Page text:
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Latest JOBS Act Proposal Offers Small Companies an Easier Path to Investor Funds

December 19, 2013

The SEC issued Release No. 33-9497 after approving the proposal to raise the limit for small company securities offerings to $50 million. The proposed rule, which was mandated by the JOBS Act, will let small companies raise investor funds without having to register their securities with the SEC.

The SEC on December 18, 2013, issued Release No. 33-9497, Proposed Rule Amendments for Small and Additional Issues Exemptions Under Section 3(b) of the Securities Act, shortly after unanimously voting to propose a rule that would allow companies to raise $50 million without filing registration statements.

Mandated by the JOBS Act, the rule is often called “Regulation A+” and would amend Section 3(b) of the Securities Act of 1933. Regulation A currently provides a similar exemption for securities offerings totaling $5 million over 12 months.

Comments are due 60 days after the rule is published in the Federal Register, which normally occurs a few days after a rule is posted on the SEC’s website.

“At its core, the mandate of Regulation A+ is to help increase the access of smaller companies to capital,” said SEC Chair Mary Jo White.

Companies rarely use the current Regulation A because they find the process of filing with the SEC and complying with state securities laws to be too difficult compared to other exemptions.

To boost the use of Regulation A, the SEC’s proposal seeks to establish two tiers: Tier 1 for offerings up to $5 million and Tier 2 for offerings up to $50 million. For offerings up to $5 million, companies can choose either Tier 1 or 2.

Companies in both tiers would be subject to basic requirements, including eligibility and disclosure rules under Regulation A.

The proposal would update Regulation A to permit companies to submit draft offering statements for a confidential SEC review before filing. Companies would also be allowed to solicit funds from investors before and after filing the offering statement. The SEC plans to modernize the qualification, communications, and offering process, including electronic filing of offering materials.

Companies that choose Tier 2 would face additional requirements. Investors won’t be able to purchase securities for more than 10% of their annual income or net worth, whichever is greater. Companies must include audited financial statements in the offering circulars and would have to file annual and semiannual reports and updates similar to the requirements for publicly traded companies as long as the securities are held by at least 300 investors.

Companies that have their principal place of business in the U.S. or Canada would be eligible under Regulation A.

The exemption under Release No. 33-9497 would not be available to companies that file with the SEC or certain investment companies. Companies won’t qualify if they have no specific business plan or have indicated that they plan to be in a merger or acquisition with an unidentified company. They’re also not eligible if they offer and sell asset-backed securities or fractional undivided interests in oil, gas, or other mineral rights. They will also be excluded if they have not filed the ongoing reports by the proposed rules during the preceding two years.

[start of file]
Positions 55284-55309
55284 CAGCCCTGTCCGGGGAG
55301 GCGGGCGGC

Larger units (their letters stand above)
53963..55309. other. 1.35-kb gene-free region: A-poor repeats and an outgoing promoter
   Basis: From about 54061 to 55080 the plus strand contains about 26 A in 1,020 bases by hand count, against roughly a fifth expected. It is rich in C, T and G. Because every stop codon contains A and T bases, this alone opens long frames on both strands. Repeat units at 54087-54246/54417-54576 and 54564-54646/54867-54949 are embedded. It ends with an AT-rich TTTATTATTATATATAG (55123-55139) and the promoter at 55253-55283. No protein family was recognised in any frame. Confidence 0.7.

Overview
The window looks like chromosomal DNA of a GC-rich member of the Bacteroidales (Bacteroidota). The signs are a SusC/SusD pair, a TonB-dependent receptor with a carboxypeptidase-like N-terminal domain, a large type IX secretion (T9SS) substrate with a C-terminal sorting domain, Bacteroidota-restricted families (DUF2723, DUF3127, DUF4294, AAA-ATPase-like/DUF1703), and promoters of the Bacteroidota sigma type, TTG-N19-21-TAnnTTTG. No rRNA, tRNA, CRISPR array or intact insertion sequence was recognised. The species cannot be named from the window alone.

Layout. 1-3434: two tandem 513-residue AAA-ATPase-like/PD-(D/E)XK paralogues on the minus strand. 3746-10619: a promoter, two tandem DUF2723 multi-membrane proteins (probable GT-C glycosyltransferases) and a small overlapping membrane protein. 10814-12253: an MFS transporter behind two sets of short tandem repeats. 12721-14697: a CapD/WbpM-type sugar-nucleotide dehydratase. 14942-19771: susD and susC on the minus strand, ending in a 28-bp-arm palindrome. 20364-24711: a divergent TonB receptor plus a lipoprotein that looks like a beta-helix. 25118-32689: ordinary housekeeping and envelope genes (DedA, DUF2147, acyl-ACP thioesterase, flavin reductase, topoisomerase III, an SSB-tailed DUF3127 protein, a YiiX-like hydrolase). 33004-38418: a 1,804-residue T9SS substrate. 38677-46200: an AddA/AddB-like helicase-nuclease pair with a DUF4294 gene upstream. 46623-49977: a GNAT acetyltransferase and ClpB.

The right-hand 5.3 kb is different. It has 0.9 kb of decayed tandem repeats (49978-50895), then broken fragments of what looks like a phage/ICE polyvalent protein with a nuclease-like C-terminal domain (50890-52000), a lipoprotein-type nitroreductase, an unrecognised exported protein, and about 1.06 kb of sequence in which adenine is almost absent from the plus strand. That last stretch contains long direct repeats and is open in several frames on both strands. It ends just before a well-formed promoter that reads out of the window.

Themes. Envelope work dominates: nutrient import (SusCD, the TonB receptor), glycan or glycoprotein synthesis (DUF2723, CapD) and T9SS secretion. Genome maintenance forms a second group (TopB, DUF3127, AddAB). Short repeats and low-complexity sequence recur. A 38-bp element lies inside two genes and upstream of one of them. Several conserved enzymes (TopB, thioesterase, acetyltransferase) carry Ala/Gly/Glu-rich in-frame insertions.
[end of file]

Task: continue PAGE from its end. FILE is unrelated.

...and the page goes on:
Companies whose SEC registrations have been revoked during the preceding five years or were disqualified under the restrictions in Release No. 33-9414,Disqualification of Felons and Other “Bad Actors” from Rule 506 Offerings, will also be ineligible.

A 2012 study by the Government Accountability Office identified state registration and qualification requirements as a central factor for the limited use of Regulation A, and the SEC is proposing to preempt state securities law requirements for Tier 2 offerings.

Release No. 33-9497 also explores alternative approaches, including a streamlined review program proposed by the North American Securities Administrators Association (NASAA). If implemented, the SEC said it could reduce the costs of complying with state laws and speed up state-level review.

Commissioner Kara Stein voted to approve the proposal, but she said Release No. 33-9497 doesn’t have an appropriate balance between capital formation and investor protection.

States play an important role in protecting investors, and “Congress deliberately revised the bill to ensure that state securities laws were not explicitly preempted before the bill’s final passage,” Stein said.

Commissioner Luis Aguilar noted that the secondary market will almost certainly be less transparent than the market for listed securities.

Moreover, given the smaller offering size and reduced transparency, he said Regulation A securities may have wider spreads between bids and offers, less liquidity, and the potential for significant price swings compared to registered securities.

“Although the JOBS Act is silent regarding what actions can be taken to mitigate the risks to investors that may result from such a trading environment, the commission must be proactive in addressing foreseeable consequences,” Aguilar said. “I expect the staff to actively monitor any secondary trading activity that develops after adoption with respect to Regulation A securities, for any possible indications of fraud, manipulation, or market failure. The rule changes we propose today will not achieve the hoped for benefits in capital formation if the end result is that investors are left holding a portfolio of securities that cannot be valued or sold.”